Structures in Luzerne County — or most of Pennsylvania, for that matter — cannot be expected to hold up if they are in the direct path of an EF2 tornado like the one that hit Wilkes-Barre Township last week, a local architect said.
Construction in the state must comply with International Building Code wind load requirements, which are based on an extensive review of historic wind speed data, said Rick Williams, a registered architect and former county councilman.
The requirement that must be met here: 90 mph, Williams said. That means buildings and houses are designed and built to remain intact in winds up to that speed.
Wind speeds in Wednesday’s twister are believed to have reached 130 mph.
“There appears to be no evidence that buildings damaged Wednesday were under-designed,” Williams said. “They were not designed to withstand a tornado and did not have to be.”
Stores and restaurants in The Arena Hub Plaza and surrounding commercial areas along Mundy Street were directly in the path of Wednesday’s storm, which touched down around 10 p.m. Eight buildings have been condemned as a result and 14 are listed as unsafe, officials said Friday.
In comparison with the local requirements, structures along much of the East Coast must withstand winds up to 140 mph, Williams said.
The bar is set even higher elsewhere, at 170 mph in Guam, 145 mph in Puerto Rico and 150 mph on the southern tip of Florida, he said. A lower speed of 85 mph is imposed for portions of Washington, California and Oregon, he said.
While reviewing weather data, building code crafters must weigh both public safety and the costs to meet standards, Williams said.
“It’s not realistic to design every structure to resist every conceivable possible force to which it might be subjected,” he said.
The code is regularly updated based on a review of past and current weather events and technological advances, said Williams.
Engineer Jim Brozena, a consultant and prior county Flood Protection Authority executive director, concurred.
The codes for each region reflect the most frequent and likely hazard occurrences, he said, which could also include earthquakes, flooding, wildfires, mudslides, hurricanes and snowstorms that dump additional weight atop structures.
“You can’t design structures to withstand everything. You’d never build anything,” Brozena said.
Northeastern Pennsylvania may also have another vulnerability, however. Because code requirements are triggered for new construction or significant renovations, many legacy buildings may not meet contemporary standards.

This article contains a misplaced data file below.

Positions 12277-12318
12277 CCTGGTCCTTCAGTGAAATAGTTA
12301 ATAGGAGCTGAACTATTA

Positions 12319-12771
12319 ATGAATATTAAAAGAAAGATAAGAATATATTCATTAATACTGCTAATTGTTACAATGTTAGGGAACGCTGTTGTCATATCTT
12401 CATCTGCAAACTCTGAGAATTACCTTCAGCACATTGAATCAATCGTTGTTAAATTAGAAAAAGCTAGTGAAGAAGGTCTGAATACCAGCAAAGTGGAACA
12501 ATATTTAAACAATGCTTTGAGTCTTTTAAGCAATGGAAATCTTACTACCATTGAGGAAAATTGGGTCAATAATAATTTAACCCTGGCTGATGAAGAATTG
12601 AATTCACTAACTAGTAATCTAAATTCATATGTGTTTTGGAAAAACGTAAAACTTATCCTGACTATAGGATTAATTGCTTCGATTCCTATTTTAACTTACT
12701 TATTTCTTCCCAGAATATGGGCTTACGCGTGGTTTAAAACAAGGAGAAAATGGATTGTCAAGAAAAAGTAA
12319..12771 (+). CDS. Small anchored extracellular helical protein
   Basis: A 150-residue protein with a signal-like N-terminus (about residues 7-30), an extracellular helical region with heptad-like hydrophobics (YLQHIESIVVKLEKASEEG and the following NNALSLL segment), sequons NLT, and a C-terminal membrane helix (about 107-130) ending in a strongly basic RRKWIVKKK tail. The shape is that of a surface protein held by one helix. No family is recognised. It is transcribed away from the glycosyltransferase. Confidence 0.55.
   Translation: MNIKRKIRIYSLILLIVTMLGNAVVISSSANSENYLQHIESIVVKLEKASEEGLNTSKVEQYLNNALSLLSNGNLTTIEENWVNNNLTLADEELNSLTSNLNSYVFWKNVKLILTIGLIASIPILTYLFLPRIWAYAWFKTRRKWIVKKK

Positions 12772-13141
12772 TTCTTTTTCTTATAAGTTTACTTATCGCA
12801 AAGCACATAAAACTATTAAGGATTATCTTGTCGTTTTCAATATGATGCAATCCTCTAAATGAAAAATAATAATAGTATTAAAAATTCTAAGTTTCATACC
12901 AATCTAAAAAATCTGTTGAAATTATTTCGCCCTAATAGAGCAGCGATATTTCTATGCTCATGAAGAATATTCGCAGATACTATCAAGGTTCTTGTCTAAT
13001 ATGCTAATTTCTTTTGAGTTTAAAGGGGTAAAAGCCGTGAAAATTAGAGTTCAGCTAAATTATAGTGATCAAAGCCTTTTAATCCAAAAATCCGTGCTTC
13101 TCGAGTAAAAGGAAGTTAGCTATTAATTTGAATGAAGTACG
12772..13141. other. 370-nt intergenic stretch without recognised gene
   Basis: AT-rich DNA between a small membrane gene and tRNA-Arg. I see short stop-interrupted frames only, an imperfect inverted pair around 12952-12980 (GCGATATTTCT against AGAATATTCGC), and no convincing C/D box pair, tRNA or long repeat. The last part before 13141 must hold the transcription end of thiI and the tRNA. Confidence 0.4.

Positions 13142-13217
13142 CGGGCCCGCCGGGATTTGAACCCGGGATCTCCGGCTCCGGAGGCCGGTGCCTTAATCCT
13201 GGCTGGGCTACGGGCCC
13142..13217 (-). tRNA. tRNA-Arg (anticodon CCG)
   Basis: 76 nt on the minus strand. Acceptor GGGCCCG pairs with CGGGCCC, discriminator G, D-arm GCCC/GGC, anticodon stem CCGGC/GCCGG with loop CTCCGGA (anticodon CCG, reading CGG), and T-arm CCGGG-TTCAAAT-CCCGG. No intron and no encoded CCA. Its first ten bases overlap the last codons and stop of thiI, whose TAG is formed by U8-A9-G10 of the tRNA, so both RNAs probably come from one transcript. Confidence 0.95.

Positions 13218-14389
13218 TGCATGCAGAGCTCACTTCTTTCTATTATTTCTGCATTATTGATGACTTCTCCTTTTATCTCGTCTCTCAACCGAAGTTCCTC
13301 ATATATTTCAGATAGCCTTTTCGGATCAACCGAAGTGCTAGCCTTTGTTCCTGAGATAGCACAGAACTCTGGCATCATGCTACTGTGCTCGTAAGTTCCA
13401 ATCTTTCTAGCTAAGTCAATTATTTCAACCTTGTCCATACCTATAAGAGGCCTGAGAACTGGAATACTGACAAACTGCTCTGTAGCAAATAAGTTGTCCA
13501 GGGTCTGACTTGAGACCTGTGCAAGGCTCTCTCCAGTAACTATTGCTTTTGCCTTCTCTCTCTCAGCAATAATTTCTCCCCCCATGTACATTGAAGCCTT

“The biggest problem may be older housing stock constructed well before building codes,” Brozena explained.
Buildings in areas with higher wind load requirements have larger and more frequent fasteners, cross-braced walls and other components to resist collapse, Williams said.
The goal is trying to ensure a structure is tied down to the foundation and connected together in a way that different parts, such as the roof, don’t break free, said county Planning/Zoning Office Transportation Planner Tanis Manseau, a licensed professional engineer in both Pennsylvania and South Carolina.
For example, structures along the East Coast often require special “hurricane clips” to prevent roof panels from ripping loose, said Manseau, who is also a certified building official through the International Code Council.
Stronger doors and windows — and their frames — also are necessary.
“If the whole thing stays together, there’s less chance of injury,” Manseau said.
There are no guarantees with tornadoes because they subject structures to both the force of wind and extreme low pressure that makes the walls “suck in and suck out,” he said.
Some property owners in tornado-prone regions have purchased dome-shaped concrete residential structures designed to reduce the vertical surface taking a direct hit.
Manseau, who hails from Charleston, S.C., said he’s observed many Northeastern Pennsylvania residents are fortunate to have basements for shelter if a tornado comes.
“In the coastal plains, the groundwater table is much higher. You really can’t have a basement because it will stay flooded all the time,” he said.
While the Wilkes-Barre Township tornado was shocking to many, Williams doesn’t expect property owners to invest in precautionary building modifications at this time.
He advises those concerned about high winds to regularly check signs, antennas and other things attached to their structures to make sure they are securely attached.
“Much of the harm that can be done to individuals is through flying objects,” he said.
Reach Jennifer Learn-Andes at 570-991-6388 or on Twitter @TLJenLearnAndes.